White House Press Secretary Kayleigh McEnany said she tested negative for COVID-19 “every day since Thursday” – until she tested positive Monday.
McEnany’s disclosure shows the limits of daily testing in halting the spread of the coronavirus that causes COVID-19. A person might have such small traces of the virus after exposure a case isn’t identified until days later, even using the most accurate and sensitive tests.
It’s “what we call a window period: that’s the period after you get infected and before you test positive,” said Dr. Richard Scanlan, chair of the College of American Pathologists Council on Accreditation.
The widening outbreak of people connected to President Donald Trump brings new scrutiny to the White House’s strategy, which relies on testing everyone who comes in close contact with the president. But experts say a coronavirus test is a just snapshot at any given moment.
Some public health experts criticize the White House for putting so much weight on frequent testing. Test specificity ranges across the board – some need only small amounts of virus particles to produce a positive result, while others require tens of thousands of particles.
people positive around trump
The most sensitive type of test is polymerase chain reaction, or PCR, which amplifies a small amount of DNA sample from a nasal swab. PCR tests are usually conducted at labs and can take days to process, but some portable machines can deliver results in less than one hour.
PCR tests can usually detect a virus four days after a person is infected, Scanlan said.
Antigen tests, which detect proteins of the coronavirus, are less expensive and deliver results more quickly than most types of PCR tests.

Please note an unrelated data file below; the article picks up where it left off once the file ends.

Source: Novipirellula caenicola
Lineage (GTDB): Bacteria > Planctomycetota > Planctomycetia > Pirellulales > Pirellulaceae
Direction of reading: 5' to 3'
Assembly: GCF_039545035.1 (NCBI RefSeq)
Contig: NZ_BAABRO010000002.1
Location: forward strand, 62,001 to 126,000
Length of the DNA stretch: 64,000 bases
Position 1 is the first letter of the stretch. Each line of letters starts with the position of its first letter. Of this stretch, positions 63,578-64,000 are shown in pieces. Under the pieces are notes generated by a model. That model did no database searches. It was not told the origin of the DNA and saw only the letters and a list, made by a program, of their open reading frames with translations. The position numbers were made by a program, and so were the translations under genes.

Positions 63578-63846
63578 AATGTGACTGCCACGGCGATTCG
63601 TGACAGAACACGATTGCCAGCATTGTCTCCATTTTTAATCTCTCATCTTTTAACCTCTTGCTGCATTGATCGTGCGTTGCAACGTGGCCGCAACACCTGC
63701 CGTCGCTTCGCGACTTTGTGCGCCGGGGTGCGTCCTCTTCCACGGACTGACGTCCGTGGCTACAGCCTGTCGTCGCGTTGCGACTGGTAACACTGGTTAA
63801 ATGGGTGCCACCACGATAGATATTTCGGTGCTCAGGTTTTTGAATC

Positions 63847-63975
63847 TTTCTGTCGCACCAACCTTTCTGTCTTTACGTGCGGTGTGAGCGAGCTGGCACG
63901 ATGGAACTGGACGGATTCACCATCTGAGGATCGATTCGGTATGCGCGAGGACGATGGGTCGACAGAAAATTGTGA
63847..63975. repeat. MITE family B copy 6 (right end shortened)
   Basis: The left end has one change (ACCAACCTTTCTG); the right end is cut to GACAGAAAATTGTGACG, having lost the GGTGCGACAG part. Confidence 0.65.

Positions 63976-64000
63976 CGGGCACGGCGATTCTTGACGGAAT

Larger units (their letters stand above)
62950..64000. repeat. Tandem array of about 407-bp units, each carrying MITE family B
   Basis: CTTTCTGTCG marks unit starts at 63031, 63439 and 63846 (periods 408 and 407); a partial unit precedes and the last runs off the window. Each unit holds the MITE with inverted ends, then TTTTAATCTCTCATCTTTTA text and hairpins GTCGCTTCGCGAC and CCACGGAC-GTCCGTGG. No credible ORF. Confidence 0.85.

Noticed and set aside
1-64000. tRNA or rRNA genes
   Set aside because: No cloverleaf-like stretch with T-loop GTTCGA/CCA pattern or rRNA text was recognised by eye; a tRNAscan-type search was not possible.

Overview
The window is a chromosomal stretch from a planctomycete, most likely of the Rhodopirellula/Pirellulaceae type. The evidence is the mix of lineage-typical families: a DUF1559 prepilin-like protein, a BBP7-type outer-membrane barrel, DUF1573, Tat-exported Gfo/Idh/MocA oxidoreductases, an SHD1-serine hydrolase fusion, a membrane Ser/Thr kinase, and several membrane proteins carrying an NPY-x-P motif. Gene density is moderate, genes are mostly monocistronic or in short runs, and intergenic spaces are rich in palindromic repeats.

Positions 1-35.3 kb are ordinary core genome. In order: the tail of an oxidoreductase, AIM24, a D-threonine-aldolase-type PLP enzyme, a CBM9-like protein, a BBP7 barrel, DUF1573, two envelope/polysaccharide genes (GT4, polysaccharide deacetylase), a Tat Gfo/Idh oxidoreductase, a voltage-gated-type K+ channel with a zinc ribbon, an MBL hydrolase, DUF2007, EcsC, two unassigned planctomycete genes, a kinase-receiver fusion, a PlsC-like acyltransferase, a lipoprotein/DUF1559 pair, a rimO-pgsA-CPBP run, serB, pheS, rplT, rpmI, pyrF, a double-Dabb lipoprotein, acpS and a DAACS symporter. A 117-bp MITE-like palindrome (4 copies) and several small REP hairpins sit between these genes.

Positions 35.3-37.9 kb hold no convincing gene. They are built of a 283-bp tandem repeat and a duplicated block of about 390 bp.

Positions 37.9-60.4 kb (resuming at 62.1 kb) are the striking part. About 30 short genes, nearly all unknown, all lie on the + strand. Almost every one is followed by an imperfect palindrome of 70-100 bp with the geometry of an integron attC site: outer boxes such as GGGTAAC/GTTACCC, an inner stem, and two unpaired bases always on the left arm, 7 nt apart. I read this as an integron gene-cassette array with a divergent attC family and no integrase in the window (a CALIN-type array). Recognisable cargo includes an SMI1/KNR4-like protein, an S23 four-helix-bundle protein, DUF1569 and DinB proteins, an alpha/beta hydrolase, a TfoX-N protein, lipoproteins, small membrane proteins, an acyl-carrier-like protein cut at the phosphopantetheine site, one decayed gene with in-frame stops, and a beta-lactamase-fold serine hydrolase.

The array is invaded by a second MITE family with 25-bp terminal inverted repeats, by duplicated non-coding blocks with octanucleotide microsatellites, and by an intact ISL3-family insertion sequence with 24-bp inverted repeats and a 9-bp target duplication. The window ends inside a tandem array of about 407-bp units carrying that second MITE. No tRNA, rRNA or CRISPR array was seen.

The U.S. Department of Health and Human Services has purchased thousands of antigen testing machines and sent them to nursing homes. HHS also purchased 150 million rapid antigen strip tests called BinaxNOW test, made by Abbott Laboratories.
But antigen tests are less sensitive than PCR tests and often don’t detect an infection until about seven days after a person has been infected, Scanlan said.
A person who becomes sick typically develops symptoms four or five day after exposure. But symptoms can can range from two to 14 days after infection, and many people never get sick.
“So the PCR test starts picking up the virus about a day before you develop symptoms, whereas the antigen test might be a couple of days after you develop symptoms,” Scanlan said.
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The White House has employed rapid coronavirus tests since March. But more rapid tests using different technologies have emerged since the spring, giving the White House’s medical team a menu of options for quickly testing. It is unclear what test was used for McEnany.
A person in the beginning stages of the disease also may not have enough viral load to show a positive result but can still be infectious.
Dr. Lewis Nelson, professor and chair of emergency medicine at Rutgers New Jersey Medical School, said tests can only definitively tell a person they were negative the moment they took that test. In the time it takes to receive results, the person could have been exposed.
“It’s a total slice in time that in that moment you’re negative,” he said. “The moment your test comes back negative, you are no longer negative.”
The U.S. Centers for Disease Control and Prevention recommends 14 days of quarantine after coming in close contact with an individual who has suspected or confirmed COVID-19, regardless of a positive or negative test result.
President Trump has frequently refused to wear a mask and even chided former Vice President Joe Biden for always wearing one.
Ken Alltucker is on Twitter as @kalltucker or can be emailed at email@example.com
This article originally appeared on USA TODAY: White House outbreak shows limits of COVID-19 testing strategy